It would be cool to do research like this paper from Maria Petrova.

The author does, however, assume that better informed voters will vote for better policy – “independent media is important for the quality of governance.” Thinking of Caplan’s book, I was skeptical at first but realized that his argument seeks to explain why the collective decisions of the electorate are as bad as they are given some level of information (is this right, John?). A better informed electorate might vote relatively well, though still poorly by economists’ standards. Of course, for many poorer countries, “relatively well” means a huge step up.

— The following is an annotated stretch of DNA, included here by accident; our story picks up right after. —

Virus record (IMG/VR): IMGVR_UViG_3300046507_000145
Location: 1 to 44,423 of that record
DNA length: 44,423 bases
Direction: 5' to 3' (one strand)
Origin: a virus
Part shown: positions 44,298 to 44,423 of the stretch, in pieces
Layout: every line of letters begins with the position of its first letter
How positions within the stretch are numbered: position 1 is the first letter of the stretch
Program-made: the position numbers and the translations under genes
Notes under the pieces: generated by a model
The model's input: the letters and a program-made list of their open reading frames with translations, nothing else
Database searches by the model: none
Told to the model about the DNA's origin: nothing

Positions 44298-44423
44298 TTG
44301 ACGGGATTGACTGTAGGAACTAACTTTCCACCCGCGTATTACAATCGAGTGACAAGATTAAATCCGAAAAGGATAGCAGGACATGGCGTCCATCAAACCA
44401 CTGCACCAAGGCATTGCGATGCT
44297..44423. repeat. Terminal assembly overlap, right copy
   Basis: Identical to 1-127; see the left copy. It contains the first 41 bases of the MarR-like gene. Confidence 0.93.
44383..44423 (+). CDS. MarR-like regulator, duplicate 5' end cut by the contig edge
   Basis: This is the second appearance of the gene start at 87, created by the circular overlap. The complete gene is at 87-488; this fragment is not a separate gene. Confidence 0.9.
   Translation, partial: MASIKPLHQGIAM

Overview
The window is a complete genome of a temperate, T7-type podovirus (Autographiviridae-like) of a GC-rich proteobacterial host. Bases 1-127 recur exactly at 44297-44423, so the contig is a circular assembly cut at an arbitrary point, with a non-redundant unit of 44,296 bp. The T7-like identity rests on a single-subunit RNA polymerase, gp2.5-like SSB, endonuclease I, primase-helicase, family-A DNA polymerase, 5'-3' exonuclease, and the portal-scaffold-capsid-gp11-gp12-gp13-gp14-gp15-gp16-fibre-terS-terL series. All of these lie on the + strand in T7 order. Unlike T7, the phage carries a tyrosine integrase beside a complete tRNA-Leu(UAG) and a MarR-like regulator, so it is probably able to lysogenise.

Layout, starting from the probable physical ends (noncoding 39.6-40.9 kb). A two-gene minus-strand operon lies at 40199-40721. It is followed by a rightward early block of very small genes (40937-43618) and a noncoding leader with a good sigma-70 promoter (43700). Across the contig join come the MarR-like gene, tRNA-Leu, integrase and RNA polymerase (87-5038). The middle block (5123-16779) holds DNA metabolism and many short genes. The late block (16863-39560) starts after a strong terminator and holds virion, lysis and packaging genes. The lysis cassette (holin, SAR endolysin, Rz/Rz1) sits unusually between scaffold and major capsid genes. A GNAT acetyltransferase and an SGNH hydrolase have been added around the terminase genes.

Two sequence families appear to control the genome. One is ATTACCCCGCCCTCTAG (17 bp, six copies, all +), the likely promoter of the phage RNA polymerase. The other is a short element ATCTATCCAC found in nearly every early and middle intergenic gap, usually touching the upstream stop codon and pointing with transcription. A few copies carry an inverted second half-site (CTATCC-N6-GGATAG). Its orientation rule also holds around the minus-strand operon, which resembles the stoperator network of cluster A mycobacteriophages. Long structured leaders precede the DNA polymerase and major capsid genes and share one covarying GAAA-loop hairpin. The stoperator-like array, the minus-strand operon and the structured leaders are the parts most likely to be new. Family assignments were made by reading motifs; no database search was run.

It might also be possible for the quality of voting to decline as the public becomes more aware of what their representatives are doing, depending on your point of view. For example, Petrova mentions in her paper that “countries with low media freedom. . .have lower level[s] of social spending (Petrova 2007).” As elected officials become more responsive to the public, Caplan’s preferences over beliefs become more of a problem. So, increasing the amount of independent information (where non-independent information is assumed to be discounted by voters and thus doesn’t create incentives for politicians) available to voters has mixed effects. Voters usually dislike corruption but applaud trade barriers. This ties in with that article about the success of China’s authoritarian government. Looking at the world today, though, it looks like countries with freer media and hence more information tend to perform well more consistently than ones where information is more limited. MR had a post about growth in democracies vs. non-democracies a while back.

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